History often goes from the personal to the national stage, and so it was with Opal Lee. Her first memories of the holiday were very pleasant: picnicking with her family at the fairgrounds in Marshall, Texas, where she was born, or later in Fort Worth's Sycamore Park, where her family moved when she was 10. However, the fond remembrances soon turned harrowing. On June 19, 1939, when she was 12, white vigilantes burned down her home and threw out all of the furniture. The family remained in the area, and things quieted down a bit. But Ms. Opal's connections with the holiday would only strengthen over time.
After having four children, she earned a master's degree and worked as a schoolteacher and counselor. When she retired, she became involved with The Tarrant County Black Historical and Genealogical Society, which was responsible for overseeing the city's Juneteenth celebrations. There, she watched as the events grew, drawing as many as 30,000 attendees in the 1970s.
As Ms. Opal remembers the holiday, there was always barbecue. "In Fort Worth, the men worked at what were called the packinghouses. Those companies would give them all the meat for the barbecue," she says. There was also red soda along with traditional side dishes (coleslaw, potato salad, and beans) and plenty of desserts (cakes, pies, and always watermelon).
At first, the feasting acknowledged the abundance that came with emancipation, with those who had been enslaved as guests of honor at the central tables. Gradually, Juneteenth transformed into a grand holiday when high-stepping parades, beauty pageants, and cakewalks were as likely to be included in the ceremonies as preaching and remembering the trials of enslavement. As it evolved, Ms. Opal also grew as an activist in her community and realized that, given the effort entailed, Juneteenth as it was celebrated just wasn't enough and could have greater importance for African Americans.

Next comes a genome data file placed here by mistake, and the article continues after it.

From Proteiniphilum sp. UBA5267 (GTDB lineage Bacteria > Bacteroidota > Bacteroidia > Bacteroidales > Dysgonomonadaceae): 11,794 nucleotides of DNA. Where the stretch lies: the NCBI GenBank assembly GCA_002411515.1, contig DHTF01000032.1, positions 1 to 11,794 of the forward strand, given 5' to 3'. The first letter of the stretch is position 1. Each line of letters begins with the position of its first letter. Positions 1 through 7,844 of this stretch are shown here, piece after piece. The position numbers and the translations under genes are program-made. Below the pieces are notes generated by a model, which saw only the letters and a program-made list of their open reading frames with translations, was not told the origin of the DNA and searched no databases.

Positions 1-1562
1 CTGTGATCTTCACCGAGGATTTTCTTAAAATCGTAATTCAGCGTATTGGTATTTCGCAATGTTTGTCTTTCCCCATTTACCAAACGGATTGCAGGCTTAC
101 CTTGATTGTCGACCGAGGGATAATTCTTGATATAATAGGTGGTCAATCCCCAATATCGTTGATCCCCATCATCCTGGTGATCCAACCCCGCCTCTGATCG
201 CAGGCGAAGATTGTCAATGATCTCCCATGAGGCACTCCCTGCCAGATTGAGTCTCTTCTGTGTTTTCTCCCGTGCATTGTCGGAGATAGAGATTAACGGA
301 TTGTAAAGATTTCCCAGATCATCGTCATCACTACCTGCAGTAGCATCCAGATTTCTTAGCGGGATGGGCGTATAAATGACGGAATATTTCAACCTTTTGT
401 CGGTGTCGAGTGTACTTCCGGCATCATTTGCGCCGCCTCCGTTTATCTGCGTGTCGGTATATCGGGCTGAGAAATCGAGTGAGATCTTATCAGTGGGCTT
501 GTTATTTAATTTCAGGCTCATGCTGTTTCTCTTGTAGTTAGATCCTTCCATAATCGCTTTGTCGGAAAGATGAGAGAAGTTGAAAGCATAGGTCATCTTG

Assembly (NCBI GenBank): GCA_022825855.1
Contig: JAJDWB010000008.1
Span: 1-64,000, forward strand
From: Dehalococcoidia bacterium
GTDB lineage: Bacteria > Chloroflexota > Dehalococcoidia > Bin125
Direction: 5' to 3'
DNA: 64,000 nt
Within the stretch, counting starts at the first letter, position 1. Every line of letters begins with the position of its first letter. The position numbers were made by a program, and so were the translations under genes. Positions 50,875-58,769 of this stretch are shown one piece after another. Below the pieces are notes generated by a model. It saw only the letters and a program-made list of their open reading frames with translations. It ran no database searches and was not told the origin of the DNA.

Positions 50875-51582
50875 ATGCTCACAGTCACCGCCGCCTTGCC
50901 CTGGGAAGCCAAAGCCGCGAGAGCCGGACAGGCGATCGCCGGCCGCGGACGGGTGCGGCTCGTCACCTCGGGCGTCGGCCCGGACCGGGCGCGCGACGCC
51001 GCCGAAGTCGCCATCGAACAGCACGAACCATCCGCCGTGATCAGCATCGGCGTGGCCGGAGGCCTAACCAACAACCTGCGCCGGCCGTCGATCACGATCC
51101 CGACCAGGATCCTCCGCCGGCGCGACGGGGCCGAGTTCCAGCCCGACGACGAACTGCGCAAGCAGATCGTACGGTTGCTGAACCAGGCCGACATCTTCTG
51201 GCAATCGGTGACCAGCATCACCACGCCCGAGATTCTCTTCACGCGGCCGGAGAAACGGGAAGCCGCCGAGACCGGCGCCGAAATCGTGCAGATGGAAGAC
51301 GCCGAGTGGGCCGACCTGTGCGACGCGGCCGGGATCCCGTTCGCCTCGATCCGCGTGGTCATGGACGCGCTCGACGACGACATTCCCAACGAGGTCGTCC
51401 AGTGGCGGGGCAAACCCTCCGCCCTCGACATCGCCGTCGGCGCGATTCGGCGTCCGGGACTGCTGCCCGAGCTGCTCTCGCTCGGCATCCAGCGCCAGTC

In 2016, at the age of 89, Ms. Opal decided to widen her Juneteenth focus and get it accepted as a national holiday. That has now become her life's quest. She began with a symbolic walking campaign from her Fort Worth home to Washington, D.C. She set out with a daily goal of doing2 ½ miles in the morning and the evening to honor the number of years that it took for the news of emancipation to finally reach Texas. But after a few weeks, she changed her strategy and moved toward walking only where she was invited to speak at Juneteenth events. The invitations poured in, and she was asked to participate in festivities as far-flung as Denver, Colorado, and Madison, Wisconsin.
In January 2017, Ms. Opal journeyed to Washington, D.C., to advance her campaign and meet with then President Obama, but, "I didn't get what I wanted; he was out of town," she recalls ruefully. Not deterred, she returned last September with a petition in hand (you can sign the petition at opalswalk2dc.com). "We carried one and a half million signatures, but again, I was unable to make things happen!" says Ms. Opal, who traveled to the Capitol again this February to reintroduce the Juneteenth National Independence Day Act. As she said that day, "I refuse to let the efforts we've made die on the vine."
Ms. Opal hopes that if she achieves her goal, the day will return to its original intent of educating, celebrating, informing, and bringing all people together. "I don't mean just Black people," she muses. "Nobody is free until we're all free."